Spring Pilaf


A long time ago, when I catered for an American Heart Association charity dinner, I made this pilaf. I don’t really remember what inspired me to make it, except that I know it was part of a spring menu featuring beef as the protein. Fortunately it went over very well.

As some of you might know, when you cook for the public, you have to be careful. You really can’t make anything too “crazy” or it will turn people off, no matter how gourmet or trendy the ingredients might be. But make everything too bland and blah, and no one will ever hire you for your catering services. So there exists a fine line.

Honestly, I discovered long ago when I cooked for various charities, that the less people knew, the better off they were. If I put out tent cards with a descriptive menu, I would hear lots of “EEEWWWWWWSSS,” or “I’m not eating thats” before anyone even saw their meal! So I learned to keep things to myself, and tentative diners ended up enjoying their food much more!

I’ve been wanting to repeat this pilaf for a long time now, because it was really good and unique as well. There are two main flavors in the pilaf – orange and leeks. For the orange, I used orange oil – that is, orange-infused oil.
For the rice, I used long-grained brown in this recipe, which I don’t love, but I needed to use it up. Short-grained rice, which I prefer, hulled barley, or even kamut could be substituted, with some extra cooking time.

So here’s my recipe for my spring-inspired rice pilaf. It is good with just about any protein, from beef to scallops.

Spring Pilaf

1/4 cup orange-infused olive oil*
1 small onion, finely chopped
3 small leeks, cleaned, sliced crosswise
1 cup long-grained brown rice
2 cups chicken broth
1/2 teaspoon salt
1/4 teaspoon white pepper
1 cup frozen petite peas, slightly thawed

Place the oil in a saucepan over medium-high heat. Add the onions and leeks.
Sauté for a few minutes; a little caramelization is okay.

Pour in the rice and stir it into the onion-leek mixture until all the grains are coated with oil.

Add the chicken broth, the salt, and the pepper.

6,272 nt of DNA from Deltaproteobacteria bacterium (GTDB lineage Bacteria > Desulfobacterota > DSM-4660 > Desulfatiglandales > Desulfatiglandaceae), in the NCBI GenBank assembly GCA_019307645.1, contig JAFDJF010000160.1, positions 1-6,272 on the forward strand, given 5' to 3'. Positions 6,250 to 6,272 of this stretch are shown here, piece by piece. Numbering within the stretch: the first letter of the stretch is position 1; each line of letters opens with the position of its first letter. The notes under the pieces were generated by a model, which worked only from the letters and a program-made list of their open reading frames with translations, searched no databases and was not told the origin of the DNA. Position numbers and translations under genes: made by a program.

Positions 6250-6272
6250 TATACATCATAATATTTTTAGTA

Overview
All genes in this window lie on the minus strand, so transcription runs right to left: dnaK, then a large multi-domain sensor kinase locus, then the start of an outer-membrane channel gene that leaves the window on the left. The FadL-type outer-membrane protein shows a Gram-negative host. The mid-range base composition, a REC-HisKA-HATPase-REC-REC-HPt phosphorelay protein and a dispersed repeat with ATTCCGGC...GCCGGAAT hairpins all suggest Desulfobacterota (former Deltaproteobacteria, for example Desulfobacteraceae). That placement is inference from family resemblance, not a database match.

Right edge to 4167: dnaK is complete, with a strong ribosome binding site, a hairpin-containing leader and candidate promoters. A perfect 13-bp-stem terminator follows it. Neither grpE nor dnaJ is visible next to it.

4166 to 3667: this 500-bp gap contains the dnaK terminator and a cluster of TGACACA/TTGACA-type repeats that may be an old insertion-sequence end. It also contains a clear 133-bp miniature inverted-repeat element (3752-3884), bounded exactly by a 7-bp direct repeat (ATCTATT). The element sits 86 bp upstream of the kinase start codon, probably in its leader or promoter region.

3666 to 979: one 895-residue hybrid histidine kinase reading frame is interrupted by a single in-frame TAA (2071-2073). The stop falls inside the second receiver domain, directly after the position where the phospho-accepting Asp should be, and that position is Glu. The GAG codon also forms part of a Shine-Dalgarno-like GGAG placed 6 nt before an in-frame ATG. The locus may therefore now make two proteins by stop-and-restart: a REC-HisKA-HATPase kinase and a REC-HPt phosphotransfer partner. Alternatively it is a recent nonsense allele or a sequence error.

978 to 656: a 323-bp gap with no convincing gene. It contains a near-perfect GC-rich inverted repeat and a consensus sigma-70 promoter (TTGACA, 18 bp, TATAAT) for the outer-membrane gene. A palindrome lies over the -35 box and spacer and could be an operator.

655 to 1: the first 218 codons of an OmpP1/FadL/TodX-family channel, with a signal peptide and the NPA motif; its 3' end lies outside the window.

Bring the liquid to a boil, then cover the pot with a tight-fitting lid and turn the burner down to the lowest setting. Let the rice cook for 35 minutes. Then turn off the stove, but leave the lid on for about 15 minutes more.

Remove the lid, then stir in the peas. Gently mix everything together.

Serve hot with your desired protein. I served this pilaf with an Asian-marinated venison short loin. Asian flavors and orange really compliment each other.
If you love parsley, add some chopped parsley over the pilaf, or a few finely chopped chives.

If you want the pilaf even more citrusy, add some grated orange or lemon rind.

* I highly recommend using an orange-infused oil in this recipe, but if you can’t find it, try adding some orange zest to the pilaf right before serving. Or use a few drops of sweet orange oil.

note: Depending on the rice or other grain you use, cooking times will differ, as well as the amount of liquid necessary in which to cook it. Read the package directions so you get the grain-to-liquid ratio correct.

33 thoughts on “Spring Pilaf

  1. I’ve been away on a trip and it was good to resume my blog surfing with your post on this great pilaf, so perfect for Spring!

    We had snow to welcome our landing late last night, huge shock from leaving Arizona with temps in the mid 90′[s – oh well – this too shall pass ;-)

    • It’s snowing now in northwest oklahoma. i did all of my gardening and most of my planting because I leave for france tomorrow. I’ll probably lose everything. It’s so sad.

      • Bon Voyage! I hope you don’t lose everything, but don’t let that bother your travel plans and this last day of getting ready for it. Enjoy each minute!

  2. I bet you did have to be careful with public perceptions when catering. I bet you have some humorous stories!

  3. Looks great and like something we would enjoy! By the way, a few months ago I posted in the relies about wanting to start a blog and you said “do it!” I finally took the plunge, so thank you! Check out spiritedcook.com when you have a moment (back from France perhaps, enjoy!). I also put your blog in my what Im reading since I always read your posts, love your energy! Cheers, Barbara

  4. Yes, it’s often best not to tell people what you plan to serve them. It’s astonishing how stupid they can be. The pilaf looks delicious!

  5. What a gorgeous pilaf! I love flavored rice dishes, especially with zests and spices but I have not tried orange infused oil before. I imagine it imparts more flavor than just using orange zest though. I am not a huge fan of brown rice myself but if I am eating it, I am preparing it this way!! I’d love to buy this oil.

    • I’ve been seeing it a lot lately. It seemed to have disappeared for a long time, but it’s making a comeback I guess! It’s great in salad dressings as well!

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